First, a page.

This article in the Wall Street Journal on Wednesday night, claiming that Zale was trying to get vendors to repurchase their inventory, as well as other people’s, was described by one Zale vet as “one of the most embarrassing things I’ve ever seen.” As a wise person said, Zale needs to be worried about making sales to customers, not their own vendors. And while Zale declined comment, my trade sources said much of it was true.
The article basically said what I think we all realize: Zale is in trouble. The question is: Is it still possible to turn things around?
Obviously Zale is going to need a fresh infusion of cash, which is why the detail that Zale may retain investment bank Peter J. Solomon is potentially significant.
But while Zale may be able to replenish its coffers in the short-term—and that is not for certain – that will just be a band-aid unless it re-establishes itself as a retail force. Another nugget in the article – that it has canceled most of its Valentine’s Day and Mother’s Day advertising – does not bode well. By contrast, Sterling has been all over the airwaves these past weeks, as it was at Christmas. (Zale, again, wasn’t, having shifted most of its ads to online.)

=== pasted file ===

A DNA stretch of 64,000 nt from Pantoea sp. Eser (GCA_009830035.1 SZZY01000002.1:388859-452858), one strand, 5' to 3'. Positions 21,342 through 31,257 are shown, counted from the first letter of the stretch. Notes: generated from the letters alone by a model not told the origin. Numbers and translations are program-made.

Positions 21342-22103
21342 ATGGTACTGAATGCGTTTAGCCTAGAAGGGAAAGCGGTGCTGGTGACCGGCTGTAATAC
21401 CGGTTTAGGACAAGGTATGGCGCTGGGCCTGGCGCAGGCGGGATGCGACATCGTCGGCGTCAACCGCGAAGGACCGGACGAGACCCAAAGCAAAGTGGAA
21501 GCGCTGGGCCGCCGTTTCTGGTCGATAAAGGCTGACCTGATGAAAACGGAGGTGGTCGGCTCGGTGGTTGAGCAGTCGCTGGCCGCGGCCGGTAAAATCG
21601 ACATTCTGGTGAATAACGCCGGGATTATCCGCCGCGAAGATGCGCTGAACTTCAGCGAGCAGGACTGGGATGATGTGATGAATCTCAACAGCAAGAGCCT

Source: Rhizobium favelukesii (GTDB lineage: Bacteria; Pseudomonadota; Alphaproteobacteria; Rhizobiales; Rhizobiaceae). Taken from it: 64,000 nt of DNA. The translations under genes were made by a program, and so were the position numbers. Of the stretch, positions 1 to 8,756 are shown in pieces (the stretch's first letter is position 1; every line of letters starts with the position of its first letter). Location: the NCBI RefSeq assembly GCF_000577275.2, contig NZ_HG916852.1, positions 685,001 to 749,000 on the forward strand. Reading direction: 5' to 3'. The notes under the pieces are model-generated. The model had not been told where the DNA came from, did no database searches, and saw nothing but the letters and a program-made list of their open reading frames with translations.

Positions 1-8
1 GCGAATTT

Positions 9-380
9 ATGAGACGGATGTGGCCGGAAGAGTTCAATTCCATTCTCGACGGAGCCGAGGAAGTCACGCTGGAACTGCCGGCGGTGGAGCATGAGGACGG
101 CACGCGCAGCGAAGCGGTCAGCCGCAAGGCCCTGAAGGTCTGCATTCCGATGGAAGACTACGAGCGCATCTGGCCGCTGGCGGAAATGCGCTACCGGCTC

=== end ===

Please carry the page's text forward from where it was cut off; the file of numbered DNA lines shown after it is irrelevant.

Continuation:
Right now the company has a lot to do. It is switching its strategy to “back to basics” – turning its back on much of what it’s done for the last two years. At the same time it needs to rebuild its executive ranks after decimating them in January.
Gil Hollander, the extremely well-regarded chief sourcing officer, is now also in a merchandising role, where he is less experienced. Also left is marketing director Richard Lennox, another smart guy who is still a newcomer to the world of retail. The CFO is still there, but he seems very close to the board. The crucial role of “chief stores officer” is now unfilled.
Zale also needs to reassure its vendors, before they all start abandoning ship. Trying to get them to buy other people’s stock is not a good way to start.
And, of course, Zale needs to be steered by people who really care about the company – not just their own interests.
There is almost no positive news one can take away from the current situation, although there are some who think Zale is still fixable. It remains one of the most powerful brand names in the industry. There is just a lot to do, and not a lot of time.